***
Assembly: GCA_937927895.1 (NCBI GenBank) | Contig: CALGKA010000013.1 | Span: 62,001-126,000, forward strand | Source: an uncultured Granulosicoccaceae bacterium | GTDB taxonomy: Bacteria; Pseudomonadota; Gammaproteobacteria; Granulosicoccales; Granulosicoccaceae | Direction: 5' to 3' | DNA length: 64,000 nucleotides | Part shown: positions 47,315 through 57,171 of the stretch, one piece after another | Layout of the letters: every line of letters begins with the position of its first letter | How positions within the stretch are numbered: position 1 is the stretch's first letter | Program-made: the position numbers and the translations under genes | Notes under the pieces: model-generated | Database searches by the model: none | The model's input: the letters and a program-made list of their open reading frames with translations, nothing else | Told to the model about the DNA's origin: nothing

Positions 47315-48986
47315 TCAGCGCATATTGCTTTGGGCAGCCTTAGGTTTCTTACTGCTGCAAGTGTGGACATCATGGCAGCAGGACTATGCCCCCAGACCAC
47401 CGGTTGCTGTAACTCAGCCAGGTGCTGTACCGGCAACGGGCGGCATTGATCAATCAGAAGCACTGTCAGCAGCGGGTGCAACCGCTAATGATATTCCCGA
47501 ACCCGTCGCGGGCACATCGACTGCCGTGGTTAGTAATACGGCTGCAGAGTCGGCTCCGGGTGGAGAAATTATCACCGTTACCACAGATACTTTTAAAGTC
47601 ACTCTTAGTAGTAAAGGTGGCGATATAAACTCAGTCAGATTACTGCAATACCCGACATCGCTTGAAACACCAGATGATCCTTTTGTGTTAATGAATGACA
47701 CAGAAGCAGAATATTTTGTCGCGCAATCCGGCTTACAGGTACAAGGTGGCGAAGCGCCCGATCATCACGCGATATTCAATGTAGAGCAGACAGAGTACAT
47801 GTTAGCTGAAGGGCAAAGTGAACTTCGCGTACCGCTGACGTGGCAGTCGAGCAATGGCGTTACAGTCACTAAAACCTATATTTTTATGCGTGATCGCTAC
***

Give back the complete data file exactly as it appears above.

Assembly: GCA_937927895.1 (NCBI GenBank) | Contig: CALGKA010000013.1 | Span: 62,001-126,000, forward strand | Source: an uncultured Granulosicoccaceae bacterium | GTDB taxonomy: Bacteria; Pseudomonadota; Gammaproteobacteria; Granulosicoccales; Granulosicoccaceae | Direction: 5' to 3' | DNA length: 64,000 nucleotides | Part shown: positions 47,315 through 57,171 of the stretch, one piece after another | Layout of the letters: every line of letters begins with the position of its first letter | How positions within the stretch are numbered: position 1 is the stretch's first letter | Program-made: the position numbers and the translations under genes | Notes under the pieces: model-generated | Database searches by the model: none | The model's input: the letters and a program-made list of their open reading frames with translations, nothing else | Told to the model about the DNA's origin: nothing

Positions 47315-48986
47315 TCAGCGCATATTGCTTTGGGCAGCCTTAGGTTTCTTACTGCTGCAAGTGTGGACATCATGGCAGCAGGACTATGCCCCCAGACCAC
47401 CGGTTGCTGTAACTCAGCCAGGTGCTGTACCGGCAACGGGCGGCATTGATCAATCAGAAGCACTGTCAGCAGCGGGTGCAACCGCTAATGATATTCCCGA
47501 ACCCGTCGCGGGCACATCGACTGCCGTGGTTAGTAATACGGCTGCAGAGTCGGCTCCGGGTGGAGAAATTATCACCGTTACCACAGATACTTTTAAAGTC
47601 ACTCTTAGTAGTAAAGGTGGCGATATAAACTCAGTCAGATTACTGCAATACCCGACATCGCTTGAAACACCAGATGATCCTTTTGTGTTAATGAATGACA
47701 CAGAAGCAGAATATTTTGTCGCGCAATCCGGCTTACAGGTACAAGGTGGCGAAGCGCCCGATCATCACGCGATATTCAATGTAGAGCAGACAGAGTACAT
47801 GTTAGCTGAAGGGCAAAGTGAACTTCGCGTACCGCTGACGTGGCAGTCGAGCAATGGCGTTACAGTCACTAAAACCTATATTTTTATGCGTGATCGCTAC